Private transport

 

 

When time is more important than money, David Whitley reckons private taxi transfers are worth looking at in Thailand 

 

Sometimes the cheap, authentic option is not the best option. Whilst putting the plan for our Thailand trip together, there was one major snag: How to get from place to place.

 


From Bangkok to Hua Hin, it seemed obvious – get the train. So we booked train tickets online. Unfortunately, the trains didn’t fit in all that well with our flights. So we had to get into Bangkok, stay a night, then get a taxi to Bangkok’s main station before getting a train at 1pm the next day. By the time we were in Hua Hin, it was dark and we’d effectively wasted a whole day.

 


Whilst in Hua Hin, of course, we saw numerous signs for transfers to Bangkok airport. We could have landed at Bangkok airport, been transferred from outside the terminal to our hotel in Hua Hin and arrived late on the evening of arrival. It would have been a two-and-a-half to three hour transfer, and would have cost less than £60.

 


If ever you need an example of why doing things the cheap, authentic way isn’t always best, this is it. Sure, the train fares didn’t cost much, but the taxi fares (from the airport to the Bangkok hotel, from the hotel to the train station and from Hua Hin station to the Hua Hin hotel) mounted up.

 


Sometimes it’s not about money, though – it’s about time. Sure, if you’re travelling around Thailand for a few months, then ruling a day out for getting between places is fine. But if you’re on holiday for a couple of weeks, the time becomes more precious than the cash.

 


By the time we were in Hua Hin, I’d learned my lesson. Getting to the next stop – Kanchanaburi – was always going to be a pain in the arse. Delving into the murky forums of the internet, it seemed a train, then changing to a bus, was the best option. Not much fun when you’re carrying two people’s bags and suitcases. Even less fun when you consider how absurdly unreliable the timetables are.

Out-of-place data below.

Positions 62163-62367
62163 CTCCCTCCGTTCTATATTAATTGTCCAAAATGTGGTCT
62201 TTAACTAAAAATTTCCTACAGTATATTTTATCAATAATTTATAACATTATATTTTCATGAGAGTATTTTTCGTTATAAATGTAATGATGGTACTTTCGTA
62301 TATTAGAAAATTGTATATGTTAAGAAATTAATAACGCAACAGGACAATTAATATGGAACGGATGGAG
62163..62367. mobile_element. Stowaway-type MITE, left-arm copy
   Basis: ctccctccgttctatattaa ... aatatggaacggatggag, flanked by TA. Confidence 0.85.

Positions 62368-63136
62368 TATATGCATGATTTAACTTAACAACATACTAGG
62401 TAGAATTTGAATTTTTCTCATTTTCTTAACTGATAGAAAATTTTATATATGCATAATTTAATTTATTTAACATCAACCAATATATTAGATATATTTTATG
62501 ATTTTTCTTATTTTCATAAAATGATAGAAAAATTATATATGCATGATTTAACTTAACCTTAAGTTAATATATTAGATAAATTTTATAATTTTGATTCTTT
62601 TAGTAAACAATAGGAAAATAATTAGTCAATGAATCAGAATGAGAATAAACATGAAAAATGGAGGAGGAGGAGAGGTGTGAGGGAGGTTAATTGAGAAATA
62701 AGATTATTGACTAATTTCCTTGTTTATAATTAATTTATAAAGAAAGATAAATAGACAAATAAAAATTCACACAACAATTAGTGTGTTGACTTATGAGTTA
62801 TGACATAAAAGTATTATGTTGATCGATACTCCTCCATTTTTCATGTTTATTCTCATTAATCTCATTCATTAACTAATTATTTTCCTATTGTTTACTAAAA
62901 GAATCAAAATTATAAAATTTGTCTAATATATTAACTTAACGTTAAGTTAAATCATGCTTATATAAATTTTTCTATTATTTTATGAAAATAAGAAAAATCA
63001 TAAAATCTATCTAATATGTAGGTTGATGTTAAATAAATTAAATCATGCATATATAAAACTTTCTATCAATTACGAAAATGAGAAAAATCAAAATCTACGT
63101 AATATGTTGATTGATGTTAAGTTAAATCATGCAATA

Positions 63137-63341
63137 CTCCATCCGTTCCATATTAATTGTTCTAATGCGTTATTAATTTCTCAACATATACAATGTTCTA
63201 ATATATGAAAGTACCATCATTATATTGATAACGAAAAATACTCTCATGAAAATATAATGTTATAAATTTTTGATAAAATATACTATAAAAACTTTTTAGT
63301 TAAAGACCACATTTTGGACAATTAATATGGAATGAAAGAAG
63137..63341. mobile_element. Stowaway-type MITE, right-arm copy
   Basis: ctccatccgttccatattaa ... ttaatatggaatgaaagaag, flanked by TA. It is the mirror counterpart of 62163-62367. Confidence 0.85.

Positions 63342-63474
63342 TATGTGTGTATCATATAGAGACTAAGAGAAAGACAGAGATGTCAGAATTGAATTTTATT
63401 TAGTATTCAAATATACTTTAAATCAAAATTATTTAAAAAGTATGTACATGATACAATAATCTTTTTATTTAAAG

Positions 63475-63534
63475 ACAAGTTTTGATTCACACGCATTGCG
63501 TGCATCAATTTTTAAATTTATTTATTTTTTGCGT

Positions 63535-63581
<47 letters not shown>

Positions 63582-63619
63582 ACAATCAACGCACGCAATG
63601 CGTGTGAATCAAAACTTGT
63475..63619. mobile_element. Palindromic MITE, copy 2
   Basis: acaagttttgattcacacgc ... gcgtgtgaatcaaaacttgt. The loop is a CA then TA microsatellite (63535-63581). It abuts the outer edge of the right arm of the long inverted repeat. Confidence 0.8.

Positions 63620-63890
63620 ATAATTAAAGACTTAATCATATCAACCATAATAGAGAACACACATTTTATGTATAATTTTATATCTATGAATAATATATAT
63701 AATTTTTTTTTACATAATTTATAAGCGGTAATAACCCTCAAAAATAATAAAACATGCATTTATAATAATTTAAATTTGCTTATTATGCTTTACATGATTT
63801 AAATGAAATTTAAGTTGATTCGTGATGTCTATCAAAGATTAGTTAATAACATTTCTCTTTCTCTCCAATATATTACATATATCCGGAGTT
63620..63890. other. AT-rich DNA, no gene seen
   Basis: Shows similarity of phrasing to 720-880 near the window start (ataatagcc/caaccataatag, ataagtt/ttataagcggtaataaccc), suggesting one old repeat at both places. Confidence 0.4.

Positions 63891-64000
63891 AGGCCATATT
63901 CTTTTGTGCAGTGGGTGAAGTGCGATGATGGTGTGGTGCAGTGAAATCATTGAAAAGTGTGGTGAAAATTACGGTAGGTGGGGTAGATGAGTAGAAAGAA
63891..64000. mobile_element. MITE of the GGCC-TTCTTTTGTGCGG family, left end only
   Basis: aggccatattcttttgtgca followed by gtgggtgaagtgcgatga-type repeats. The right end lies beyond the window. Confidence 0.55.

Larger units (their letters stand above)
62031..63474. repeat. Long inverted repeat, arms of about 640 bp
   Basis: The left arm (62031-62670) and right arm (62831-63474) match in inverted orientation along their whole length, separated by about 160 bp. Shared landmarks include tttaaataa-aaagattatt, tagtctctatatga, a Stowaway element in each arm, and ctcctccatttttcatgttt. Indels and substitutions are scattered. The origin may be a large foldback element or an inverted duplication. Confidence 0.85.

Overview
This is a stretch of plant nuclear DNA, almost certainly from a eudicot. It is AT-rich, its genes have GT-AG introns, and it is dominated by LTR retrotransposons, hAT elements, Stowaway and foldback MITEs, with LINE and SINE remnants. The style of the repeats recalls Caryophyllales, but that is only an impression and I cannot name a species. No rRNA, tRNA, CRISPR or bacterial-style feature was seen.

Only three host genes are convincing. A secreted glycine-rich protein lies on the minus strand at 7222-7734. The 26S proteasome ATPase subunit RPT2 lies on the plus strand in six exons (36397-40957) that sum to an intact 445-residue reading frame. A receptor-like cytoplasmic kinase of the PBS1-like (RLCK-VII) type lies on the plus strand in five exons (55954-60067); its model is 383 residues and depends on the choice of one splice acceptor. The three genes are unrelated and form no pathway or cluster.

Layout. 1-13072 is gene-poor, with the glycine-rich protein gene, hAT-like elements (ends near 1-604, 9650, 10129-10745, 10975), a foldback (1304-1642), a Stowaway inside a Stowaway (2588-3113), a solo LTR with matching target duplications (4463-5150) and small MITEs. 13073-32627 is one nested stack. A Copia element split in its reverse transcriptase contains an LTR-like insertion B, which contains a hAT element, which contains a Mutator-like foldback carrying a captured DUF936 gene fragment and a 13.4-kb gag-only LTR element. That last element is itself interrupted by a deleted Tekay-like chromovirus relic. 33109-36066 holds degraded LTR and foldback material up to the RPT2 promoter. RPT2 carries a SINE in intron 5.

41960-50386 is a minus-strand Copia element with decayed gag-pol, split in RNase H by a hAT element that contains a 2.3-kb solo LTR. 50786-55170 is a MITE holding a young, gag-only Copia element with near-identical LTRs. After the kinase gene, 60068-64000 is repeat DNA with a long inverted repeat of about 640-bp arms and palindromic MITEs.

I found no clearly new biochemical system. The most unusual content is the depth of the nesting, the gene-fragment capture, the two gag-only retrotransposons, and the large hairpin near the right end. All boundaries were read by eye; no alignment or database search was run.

So I asked at the hotel how much a taxi transfer from door to door would be – and the answer was 2,500 baht. That’s just over £50, but without any of the faff.

 


Sure, doing it the long way would have worked out cheaper (probably around 1,000 baht with bus tickets, train tickets and taxis from the station thrown in), but it would have taken all day. We were there within three hours and had the afternoon available for exploring.

 


Read a guide book, however, and you wouldn’t know this option was available. The Lonely Planet Thailand guide brings out many of Lonely Planet’s worst tendencies – banging on about temple after temple yet ignoring anything that could possibly be deemed fun, giving scant details about day tour options – and omitting the taxi transfer options is hugely annoying. It’s just assuming that everyone will put money ahead of time.

 


Kanchanaburi to Ayutthaya would have been another two train, two taxi slog. We walked into a travel agent in Kanchanaburi, and booked one for 1,800 baht.  That’s just under £40 for a two-and-a-half hour door-to-door drive. Again, it’s an afternoon gained – well worth the extra £10ish each we would have saved going by public transport.

 

This option isn’t best for everyone, of course, but it’s worth knowing that it’s there for those who want to enjoy A and B rather than waste hours getting between them.

You can get Thailand included as a stopover in the Navigator RTW